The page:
The Great Abyss? International Moral Dilemmas and Reasoning Differences Between Entrepreneurs and the Nonbusiness Public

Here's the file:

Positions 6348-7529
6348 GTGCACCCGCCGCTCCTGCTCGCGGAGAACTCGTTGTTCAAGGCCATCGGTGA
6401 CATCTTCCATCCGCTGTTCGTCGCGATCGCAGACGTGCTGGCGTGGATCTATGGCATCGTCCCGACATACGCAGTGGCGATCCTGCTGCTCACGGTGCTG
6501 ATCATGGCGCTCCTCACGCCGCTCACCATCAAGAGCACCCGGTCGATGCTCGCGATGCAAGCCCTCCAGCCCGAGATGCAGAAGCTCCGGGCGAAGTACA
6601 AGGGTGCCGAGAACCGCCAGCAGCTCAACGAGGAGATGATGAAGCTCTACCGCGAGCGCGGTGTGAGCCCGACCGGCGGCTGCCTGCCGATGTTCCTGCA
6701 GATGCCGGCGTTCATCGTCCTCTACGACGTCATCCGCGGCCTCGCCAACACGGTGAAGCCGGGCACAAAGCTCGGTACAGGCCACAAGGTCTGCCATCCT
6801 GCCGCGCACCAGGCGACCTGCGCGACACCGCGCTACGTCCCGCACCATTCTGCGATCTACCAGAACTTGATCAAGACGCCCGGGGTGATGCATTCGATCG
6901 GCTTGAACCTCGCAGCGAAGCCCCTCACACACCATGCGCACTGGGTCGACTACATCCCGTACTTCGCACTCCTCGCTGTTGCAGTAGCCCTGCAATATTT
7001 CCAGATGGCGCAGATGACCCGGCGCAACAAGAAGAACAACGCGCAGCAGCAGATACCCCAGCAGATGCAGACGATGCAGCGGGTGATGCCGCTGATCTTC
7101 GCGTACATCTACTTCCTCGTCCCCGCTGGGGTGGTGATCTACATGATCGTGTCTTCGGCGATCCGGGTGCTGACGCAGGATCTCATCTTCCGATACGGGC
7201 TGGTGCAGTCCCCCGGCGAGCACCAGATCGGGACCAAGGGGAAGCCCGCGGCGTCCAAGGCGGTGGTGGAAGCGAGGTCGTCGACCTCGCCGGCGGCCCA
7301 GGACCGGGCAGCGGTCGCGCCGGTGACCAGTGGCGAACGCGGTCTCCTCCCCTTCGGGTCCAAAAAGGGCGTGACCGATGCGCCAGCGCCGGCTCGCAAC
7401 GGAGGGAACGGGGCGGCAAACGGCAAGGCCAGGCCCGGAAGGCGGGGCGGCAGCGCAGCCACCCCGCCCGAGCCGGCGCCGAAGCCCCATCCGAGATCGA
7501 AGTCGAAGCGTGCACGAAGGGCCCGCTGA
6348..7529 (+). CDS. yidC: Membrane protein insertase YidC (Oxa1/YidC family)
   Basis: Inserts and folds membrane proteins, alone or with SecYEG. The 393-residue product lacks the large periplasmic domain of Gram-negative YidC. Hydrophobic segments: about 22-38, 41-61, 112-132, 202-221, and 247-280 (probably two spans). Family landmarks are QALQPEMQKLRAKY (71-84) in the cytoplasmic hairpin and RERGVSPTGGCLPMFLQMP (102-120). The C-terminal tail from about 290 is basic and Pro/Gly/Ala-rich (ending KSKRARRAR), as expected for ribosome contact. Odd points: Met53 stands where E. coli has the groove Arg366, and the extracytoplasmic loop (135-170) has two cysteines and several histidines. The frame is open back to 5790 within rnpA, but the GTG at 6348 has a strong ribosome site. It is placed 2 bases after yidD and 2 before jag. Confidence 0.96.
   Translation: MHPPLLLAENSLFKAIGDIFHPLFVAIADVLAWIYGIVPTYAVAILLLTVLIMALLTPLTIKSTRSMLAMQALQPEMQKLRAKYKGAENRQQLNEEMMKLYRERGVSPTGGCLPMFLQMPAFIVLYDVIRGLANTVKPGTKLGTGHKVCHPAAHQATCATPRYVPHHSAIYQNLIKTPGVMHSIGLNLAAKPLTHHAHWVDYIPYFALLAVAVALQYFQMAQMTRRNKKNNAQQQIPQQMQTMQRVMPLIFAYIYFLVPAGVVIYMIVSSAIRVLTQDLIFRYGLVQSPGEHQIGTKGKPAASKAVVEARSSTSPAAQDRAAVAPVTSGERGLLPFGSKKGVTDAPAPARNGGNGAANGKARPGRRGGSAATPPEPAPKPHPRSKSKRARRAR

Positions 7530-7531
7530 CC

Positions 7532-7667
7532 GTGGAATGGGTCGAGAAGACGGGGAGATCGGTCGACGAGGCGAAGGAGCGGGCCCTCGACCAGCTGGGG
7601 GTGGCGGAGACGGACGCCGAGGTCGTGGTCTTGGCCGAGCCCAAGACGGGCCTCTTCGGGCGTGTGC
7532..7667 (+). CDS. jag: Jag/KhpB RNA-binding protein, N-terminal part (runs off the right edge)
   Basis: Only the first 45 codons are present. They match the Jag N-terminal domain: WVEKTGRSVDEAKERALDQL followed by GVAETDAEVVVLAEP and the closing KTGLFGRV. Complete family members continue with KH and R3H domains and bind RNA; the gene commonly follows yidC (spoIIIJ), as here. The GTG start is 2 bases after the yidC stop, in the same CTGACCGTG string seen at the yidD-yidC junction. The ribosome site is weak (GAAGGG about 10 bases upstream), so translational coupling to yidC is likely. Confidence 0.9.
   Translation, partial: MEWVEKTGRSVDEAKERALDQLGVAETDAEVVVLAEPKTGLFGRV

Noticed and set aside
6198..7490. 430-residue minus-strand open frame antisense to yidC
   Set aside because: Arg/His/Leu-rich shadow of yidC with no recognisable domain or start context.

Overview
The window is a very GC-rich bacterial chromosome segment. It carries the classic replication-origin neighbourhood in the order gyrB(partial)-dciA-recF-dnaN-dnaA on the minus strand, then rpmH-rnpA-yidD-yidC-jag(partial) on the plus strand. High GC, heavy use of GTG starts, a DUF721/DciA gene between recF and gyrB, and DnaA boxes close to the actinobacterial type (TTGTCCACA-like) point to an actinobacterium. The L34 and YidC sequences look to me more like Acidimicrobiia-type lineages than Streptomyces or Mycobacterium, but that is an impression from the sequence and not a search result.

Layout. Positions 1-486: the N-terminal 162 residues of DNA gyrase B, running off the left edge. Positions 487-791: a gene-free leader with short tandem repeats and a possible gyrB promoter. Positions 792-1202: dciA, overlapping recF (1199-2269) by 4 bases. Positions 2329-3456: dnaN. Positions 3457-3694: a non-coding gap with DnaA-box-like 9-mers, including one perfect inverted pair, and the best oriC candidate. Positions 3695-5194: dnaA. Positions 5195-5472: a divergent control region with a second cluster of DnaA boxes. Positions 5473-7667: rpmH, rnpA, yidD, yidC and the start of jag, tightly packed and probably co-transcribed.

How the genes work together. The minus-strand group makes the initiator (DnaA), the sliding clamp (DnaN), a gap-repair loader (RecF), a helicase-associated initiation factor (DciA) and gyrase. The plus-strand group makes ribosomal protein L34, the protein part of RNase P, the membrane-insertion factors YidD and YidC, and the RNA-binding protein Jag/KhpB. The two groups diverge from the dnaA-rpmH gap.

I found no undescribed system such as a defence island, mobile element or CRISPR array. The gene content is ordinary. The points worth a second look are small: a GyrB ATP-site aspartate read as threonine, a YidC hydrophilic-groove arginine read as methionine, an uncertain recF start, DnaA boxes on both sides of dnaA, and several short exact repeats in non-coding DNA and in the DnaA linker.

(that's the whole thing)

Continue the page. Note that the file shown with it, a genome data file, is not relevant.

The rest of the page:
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Of the studies that have been done about ethical decision making in the international arena, most have looked at the issues from the lens of the large multinational corporation, not from the viewpoint of the entrepreneur. Little research attention has been focused on the intersection of three areas (entrepreneurs, ethics, and international), particularly when the analysis is of reasoning at the individual founder level and a nonbusiness comparison group. This paper studies 1) how entrepreneurs (founders) reason when faced with international ethical and cultural dilemmas; and 2) what differences exist in the reasoning patterns of entrepreneurs as compared to nonbusiness adults in the general population. Findings suggest that entrepreneurs reason about moral and social issues in essentially the same way as do comparison adults in the general population when considering general ethical (nonbusiness) dilemmas. The data suggest however that both participant groups shifted their priorities when dealing in the business context. The conceptual framework used in this study is social cognitive domain theory.

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